You mention the lack of contraception above, but not all pregnancies are the result of lack of contraception. Sometimes contraception fails, whether it's a condom or a pill. Sometimes a woman is forced into having sex, in the case of abuse and rape. Even if you made exceptions for women to have abortions in cases where they were forced into having sex, it still wouldn't be in favour of protecting the woman as the woman would have to go through invasive questions (and sometimes even physical procedures) in order to 'prove' she was raped or abused. It's not fair to ask women to go through that - a woman should be able to ask for an abortion, receive non-invasive counselling, and receive an abortion if that is what she wants.

    And it's difficult for someone who supports contraception to make the argument that abortion is preventing a life from forming, because you could also argue that by using contraception while still engaging in sexual activity is preventing life from forming. Every egg and sperm has the potential to be a new life.

    Doesn't it tell you something that women would be willing to risk imprisonment by seeking out an illegal abortion (and don't say that they won't seek it out with jail as a deterrent - women have sought it out in Britain in the past and it's still common in places where abortion is impossible or difficult to access)? Women are desperate to not go through with a pregnancy for various reasons, from medical to situational, and it is not our job to question women in depth about their motivations for an abortion before giving them access to what is a medical procedure that is backed by all kinds of medical health professionals.
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    (Original post by BaconandSauce)

    The choice to start a family or not.
    So you consider the mother to have more of a say because, well, the mother has a say and the foetus doesn't. That's what you're saying, right?
    Just want to clarify that.

    (Original post by anosmianAcrimony)
    Aren't you imposing your will on them whether or not an abortion is carried out? The foetus hasn't give its consent to be born into an unhappy and unfulfilling life, either.
    A foetus hasn't given their consent either way. You're practically guessing what they want, or going with what you want.
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    One problem in all of this is defining when a fetus acquires a separate life. Most people would say that a crime has been committed if you could abort a fetus one day before delivery date.
    That has its own philosphical integrity, but if you think life begins precisely at conception, then you gain a different set of problems. Often, a newly-fertilized egg gets sloughed off or fails to implant, etc. But nobody says funeral masses or purchases cemetery plots when a woman trying to get pregnant has an unusually heavy period.

    So: where to draw the line? In the States, Roe v. Wade actually does a decent job IMO. It's been taken as an avatar of pro-choice policy by both sides of the debate, but what it does effectively say is that only the first trimester is solely the woman's business. Third trimester abortions can more easily restricted, and the second term is more up for grabs.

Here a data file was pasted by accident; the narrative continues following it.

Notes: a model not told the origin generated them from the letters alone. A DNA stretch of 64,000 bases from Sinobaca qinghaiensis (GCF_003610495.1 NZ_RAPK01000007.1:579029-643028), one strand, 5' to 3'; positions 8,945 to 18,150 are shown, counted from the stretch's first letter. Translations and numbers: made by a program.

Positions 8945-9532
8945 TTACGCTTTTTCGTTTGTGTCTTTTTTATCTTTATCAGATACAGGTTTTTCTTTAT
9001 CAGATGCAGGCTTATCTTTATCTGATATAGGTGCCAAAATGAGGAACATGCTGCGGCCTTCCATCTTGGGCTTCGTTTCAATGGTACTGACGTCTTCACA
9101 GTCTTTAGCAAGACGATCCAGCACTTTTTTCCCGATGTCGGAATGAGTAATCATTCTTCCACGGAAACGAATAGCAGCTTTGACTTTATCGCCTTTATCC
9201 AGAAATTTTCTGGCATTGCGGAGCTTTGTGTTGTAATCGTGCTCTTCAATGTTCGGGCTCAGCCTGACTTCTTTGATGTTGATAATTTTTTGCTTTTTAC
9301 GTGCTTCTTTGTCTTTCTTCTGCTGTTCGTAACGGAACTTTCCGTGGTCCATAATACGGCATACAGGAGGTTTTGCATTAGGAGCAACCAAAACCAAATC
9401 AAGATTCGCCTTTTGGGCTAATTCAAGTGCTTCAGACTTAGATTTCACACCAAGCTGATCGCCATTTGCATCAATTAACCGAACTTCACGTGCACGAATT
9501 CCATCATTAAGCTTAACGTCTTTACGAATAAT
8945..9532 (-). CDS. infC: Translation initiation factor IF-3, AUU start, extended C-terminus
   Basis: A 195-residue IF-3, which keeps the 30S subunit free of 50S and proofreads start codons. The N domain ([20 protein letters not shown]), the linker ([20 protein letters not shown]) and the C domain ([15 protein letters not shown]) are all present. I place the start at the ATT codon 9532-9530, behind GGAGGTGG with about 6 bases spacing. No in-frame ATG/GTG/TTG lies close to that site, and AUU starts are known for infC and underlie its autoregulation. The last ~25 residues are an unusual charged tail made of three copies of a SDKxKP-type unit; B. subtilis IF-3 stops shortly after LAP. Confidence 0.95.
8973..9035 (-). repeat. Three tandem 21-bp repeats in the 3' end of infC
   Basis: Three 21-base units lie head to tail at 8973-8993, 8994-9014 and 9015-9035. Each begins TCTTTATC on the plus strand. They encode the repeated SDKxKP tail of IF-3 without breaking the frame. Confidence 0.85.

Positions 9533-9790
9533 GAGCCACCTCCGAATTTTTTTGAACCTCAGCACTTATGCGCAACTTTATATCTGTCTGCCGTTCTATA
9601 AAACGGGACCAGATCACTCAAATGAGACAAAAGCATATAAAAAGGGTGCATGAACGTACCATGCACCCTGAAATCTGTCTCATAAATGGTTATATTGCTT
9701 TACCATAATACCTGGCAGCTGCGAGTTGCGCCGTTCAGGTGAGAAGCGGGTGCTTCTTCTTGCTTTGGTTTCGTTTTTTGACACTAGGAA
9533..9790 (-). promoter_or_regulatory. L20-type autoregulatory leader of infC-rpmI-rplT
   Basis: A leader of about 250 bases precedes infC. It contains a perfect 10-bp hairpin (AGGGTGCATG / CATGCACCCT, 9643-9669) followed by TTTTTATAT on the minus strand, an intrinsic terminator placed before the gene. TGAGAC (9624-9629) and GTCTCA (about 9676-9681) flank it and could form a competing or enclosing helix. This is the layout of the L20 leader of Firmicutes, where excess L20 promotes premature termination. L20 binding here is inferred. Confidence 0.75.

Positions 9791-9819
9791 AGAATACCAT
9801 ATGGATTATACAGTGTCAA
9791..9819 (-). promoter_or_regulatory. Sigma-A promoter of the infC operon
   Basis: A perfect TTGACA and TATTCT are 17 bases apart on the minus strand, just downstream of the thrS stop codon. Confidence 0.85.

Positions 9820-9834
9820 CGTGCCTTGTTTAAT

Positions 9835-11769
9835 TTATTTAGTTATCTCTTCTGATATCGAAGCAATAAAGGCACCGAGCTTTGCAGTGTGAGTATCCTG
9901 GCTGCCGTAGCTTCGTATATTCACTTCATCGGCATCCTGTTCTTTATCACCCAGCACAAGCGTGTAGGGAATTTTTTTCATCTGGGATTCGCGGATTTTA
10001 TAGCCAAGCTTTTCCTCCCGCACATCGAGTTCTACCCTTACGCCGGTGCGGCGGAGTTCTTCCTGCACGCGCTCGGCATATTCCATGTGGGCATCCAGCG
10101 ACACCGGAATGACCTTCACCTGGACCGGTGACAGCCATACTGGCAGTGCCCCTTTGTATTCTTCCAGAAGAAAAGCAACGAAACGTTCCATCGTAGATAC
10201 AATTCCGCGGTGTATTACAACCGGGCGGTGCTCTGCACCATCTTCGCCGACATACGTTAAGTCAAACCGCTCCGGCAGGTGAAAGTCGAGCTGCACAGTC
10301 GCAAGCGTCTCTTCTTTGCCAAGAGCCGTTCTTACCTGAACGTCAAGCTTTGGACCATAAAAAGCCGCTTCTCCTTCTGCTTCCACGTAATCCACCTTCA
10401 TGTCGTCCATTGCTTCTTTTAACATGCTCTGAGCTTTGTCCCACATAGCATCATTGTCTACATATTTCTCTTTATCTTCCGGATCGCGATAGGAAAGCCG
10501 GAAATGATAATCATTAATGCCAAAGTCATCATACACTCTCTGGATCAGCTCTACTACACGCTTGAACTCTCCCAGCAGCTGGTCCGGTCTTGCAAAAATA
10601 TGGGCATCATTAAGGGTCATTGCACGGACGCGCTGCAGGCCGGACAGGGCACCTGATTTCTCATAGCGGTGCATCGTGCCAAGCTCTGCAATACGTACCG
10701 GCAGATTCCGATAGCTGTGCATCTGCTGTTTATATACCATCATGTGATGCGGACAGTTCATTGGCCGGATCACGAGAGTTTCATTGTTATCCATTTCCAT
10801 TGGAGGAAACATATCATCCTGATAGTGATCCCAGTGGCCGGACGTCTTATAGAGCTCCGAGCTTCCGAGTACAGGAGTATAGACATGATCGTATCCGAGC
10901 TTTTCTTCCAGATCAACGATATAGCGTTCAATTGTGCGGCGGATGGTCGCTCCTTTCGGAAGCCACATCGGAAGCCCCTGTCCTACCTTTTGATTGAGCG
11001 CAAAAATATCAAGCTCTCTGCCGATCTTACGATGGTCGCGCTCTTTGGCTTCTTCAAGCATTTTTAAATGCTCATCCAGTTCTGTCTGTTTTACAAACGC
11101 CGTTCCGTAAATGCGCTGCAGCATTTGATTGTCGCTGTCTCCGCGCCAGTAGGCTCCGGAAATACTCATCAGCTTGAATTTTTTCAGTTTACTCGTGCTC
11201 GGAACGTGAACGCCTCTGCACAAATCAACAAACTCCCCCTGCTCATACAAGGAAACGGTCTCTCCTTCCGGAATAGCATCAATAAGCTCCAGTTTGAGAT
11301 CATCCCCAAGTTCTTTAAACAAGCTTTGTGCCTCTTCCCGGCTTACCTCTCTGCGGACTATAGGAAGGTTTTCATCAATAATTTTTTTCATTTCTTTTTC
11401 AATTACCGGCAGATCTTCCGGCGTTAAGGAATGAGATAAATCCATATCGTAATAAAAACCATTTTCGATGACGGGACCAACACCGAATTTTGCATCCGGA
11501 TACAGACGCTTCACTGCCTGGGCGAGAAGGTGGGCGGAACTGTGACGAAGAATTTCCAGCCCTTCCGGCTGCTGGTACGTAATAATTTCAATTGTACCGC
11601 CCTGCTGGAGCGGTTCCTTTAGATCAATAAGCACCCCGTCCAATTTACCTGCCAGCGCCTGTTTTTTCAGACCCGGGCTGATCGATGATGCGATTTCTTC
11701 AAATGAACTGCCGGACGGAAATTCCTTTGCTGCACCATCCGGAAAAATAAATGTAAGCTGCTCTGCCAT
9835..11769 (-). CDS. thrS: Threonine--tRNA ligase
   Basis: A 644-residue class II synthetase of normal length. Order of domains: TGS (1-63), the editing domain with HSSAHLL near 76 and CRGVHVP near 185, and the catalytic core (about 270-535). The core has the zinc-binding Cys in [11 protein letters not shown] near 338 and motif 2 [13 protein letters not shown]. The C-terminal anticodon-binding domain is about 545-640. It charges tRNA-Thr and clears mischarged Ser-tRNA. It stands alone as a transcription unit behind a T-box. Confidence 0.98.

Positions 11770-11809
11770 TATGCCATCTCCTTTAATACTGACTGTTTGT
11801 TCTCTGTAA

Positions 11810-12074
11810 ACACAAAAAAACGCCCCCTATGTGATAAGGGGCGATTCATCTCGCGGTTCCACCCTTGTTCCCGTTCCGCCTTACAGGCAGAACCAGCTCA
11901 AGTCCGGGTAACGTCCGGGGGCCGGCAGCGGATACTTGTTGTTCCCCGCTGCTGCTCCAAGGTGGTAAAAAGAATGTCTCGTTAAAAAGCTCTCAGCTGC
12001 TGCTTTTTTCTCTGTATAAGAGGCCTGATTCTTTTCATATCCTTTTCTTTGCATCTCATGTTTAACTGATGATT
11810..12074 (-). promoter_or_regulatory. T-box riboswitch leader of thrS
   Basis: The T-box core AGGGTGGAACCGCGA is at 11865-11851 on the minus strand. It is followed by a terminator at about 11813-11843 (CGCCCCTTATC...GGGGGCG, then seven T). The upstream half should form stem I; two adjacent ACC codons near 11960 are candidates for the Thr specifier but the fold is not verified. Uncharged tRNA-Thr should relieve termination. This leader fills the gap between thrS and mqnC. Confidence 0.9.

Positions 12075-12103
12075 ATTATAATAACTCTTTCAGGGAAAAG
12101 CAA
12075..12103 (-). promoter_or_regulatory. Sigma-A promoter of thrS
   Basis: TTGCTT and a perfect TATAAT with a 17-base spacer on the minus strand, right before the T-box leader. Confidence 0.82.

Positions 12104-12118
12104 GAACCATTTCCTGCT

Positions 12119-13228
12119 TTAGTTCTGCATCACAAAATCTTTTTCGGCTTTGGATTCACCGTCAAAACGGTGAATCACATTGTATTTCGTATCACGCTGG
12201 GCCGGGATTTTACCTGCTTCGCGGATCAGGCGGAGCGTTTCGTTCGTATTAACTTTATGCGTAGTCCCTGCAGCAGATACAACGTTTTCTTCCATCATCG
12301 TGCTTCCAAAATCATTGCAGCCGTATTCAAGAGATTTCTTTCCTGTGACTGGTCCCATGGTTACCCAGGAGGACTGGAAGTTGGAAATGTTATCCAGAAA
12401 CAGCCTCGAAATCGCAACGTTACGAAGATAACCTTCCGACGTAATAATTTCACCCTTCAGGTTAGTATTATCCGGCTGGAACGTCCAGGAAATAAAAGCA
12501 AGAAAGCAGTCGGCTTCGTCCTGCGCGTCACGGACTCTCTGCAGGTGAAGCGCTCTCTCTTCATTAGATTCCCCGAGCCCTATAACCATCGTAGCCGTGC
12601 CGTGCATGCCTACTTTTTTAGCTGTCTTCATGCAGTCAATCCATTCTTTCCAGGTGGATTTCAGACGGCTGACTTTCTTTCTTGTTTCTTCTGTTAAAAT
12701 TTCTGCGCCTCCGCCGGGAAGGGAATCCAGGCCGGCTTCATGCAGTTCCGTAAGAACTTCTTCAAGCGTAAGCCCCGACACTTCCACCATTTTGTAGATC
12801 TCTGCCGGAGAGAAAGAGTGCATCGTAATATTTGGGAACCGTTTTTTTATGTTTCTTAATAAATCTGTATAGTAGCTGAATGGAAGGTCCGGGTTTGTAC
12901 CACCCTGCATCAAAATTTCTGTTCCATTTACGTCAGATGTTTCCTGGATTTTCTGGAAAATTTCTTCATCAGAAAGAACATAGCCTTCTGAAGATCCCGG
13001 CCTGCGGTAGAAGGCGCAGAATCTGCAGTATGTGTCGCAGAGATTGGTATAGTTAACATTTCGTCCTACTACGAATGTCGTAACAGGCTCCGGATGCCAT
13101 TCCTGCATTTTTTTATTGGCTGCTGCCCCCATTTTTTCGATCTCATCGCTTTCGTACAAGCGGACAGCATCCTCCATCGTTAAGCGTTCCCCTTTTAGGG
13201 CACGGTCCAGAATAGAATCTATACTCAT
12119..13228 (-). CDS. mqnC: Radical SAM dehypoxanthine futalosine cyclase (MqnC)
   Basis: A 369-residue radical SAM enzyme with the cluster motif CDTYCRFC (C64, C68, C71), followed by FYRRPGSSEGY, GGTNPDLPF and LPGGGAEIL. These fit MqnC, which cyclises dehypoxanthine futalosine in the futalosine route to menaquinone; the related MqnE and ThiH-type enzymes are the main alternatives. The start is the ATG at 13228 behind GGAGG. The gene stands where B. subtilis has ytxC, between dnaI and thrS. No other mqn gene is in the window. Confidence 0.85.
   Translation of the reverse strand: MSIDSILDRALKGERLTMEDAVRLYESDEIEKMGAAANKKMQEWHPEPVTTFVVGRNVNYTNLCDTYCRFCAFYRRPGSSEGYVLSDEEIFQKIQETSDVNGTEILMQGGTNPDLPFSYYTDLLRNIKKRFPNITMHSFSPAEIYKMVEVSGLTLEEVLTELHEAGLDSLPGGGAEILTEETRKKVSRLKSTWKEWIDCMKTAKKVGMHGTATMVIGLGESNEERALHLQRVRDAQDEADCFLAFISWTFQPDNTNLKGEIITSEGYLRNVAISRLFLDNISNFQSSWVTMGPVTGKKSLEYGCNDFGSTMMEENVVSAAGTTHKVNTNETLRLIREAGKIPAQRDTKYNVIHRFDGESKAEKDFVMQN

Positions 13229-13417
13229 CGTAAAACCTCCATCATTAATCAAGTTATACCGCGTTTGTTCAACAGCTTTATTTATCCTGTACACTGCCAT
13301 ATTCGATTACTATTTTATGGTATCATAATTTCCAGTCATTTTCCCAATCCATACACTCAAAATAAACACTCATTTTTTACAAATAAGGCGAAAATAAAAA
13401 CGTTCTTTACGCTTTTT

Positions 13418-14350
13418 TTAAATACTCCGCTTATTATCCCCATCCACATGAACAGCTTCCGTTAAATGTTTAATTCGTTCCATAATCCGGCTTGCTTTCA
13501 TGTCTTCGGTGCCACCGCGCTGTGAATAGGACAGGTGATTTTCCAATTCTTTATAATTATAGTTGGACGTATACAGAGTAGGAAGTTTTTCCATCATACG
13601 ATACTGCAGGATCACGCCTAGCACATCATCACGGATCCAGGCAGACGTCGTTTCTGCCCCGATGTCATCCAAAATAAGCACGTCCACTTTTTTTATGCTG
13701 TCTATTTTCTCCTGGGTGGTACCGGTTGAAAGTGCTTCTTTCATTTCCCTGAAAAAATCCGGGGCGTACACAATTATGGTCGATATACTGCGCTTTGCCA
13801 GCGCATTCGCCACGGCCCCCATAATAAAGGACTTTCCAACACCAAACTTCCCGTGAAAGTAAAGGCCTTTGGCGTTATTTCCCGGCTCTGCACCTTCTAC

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    (Original post by Joel 96)
    So you consider the mother to have more of a say because, well, the mother has a say and the foetus doesn't. That's what you're saying, right?
    Just want to clarify that.



    A foetus hasn't given their consent either way. You're practically guessing what they want, or going with what you want.
    No that's not what I am saying

    I'm saying the choice for a female to start a family is hers alone and no one else

    You build out of straw if you like but this is the nub of the matter
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    (Original post by the bear)
    :hugs: thank you so much for that sensible post.

    mscaffrey is quite right... the Christian churches, as well as our Muslim and Hindu friends do a colossal amount of unpaid and largely unacknowledged work in the community.
    :hugs:

    (Original post by BaconandSauce)
    That may be the case (but more a case of the state ignoring it's responsibilities) but this doesn't given them the right to tell others what they can or can't do with their bodies.
    the bear was responding to my post where I was rebutting someone's claim that religion is regressive. I was making the point that you can't make as broad a claim as that, because there are areas where religion is proving more progressive than the rest of society/politicians. I did mention in the same post that I don't believe anti-abortionists are being progressive (obviously a point open to argument, although I've made it clear in this thread that I am in favour of legal abortion and religion should not be involved in making laws).
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    (Original post by Joel 96)
    A foetus hasn't given their consent either way. You're practically guessing what they want, or going with what you want.
    Yes, exactly. Even if you don't have an abortion, there's no way to avoid imposing your will on the foetus and doing something to it without its consent. It's this sort of moral choice that I think only any particular woman in question can decide - I don't think anyone's more qualified to make the decision for her than her, let alone the government.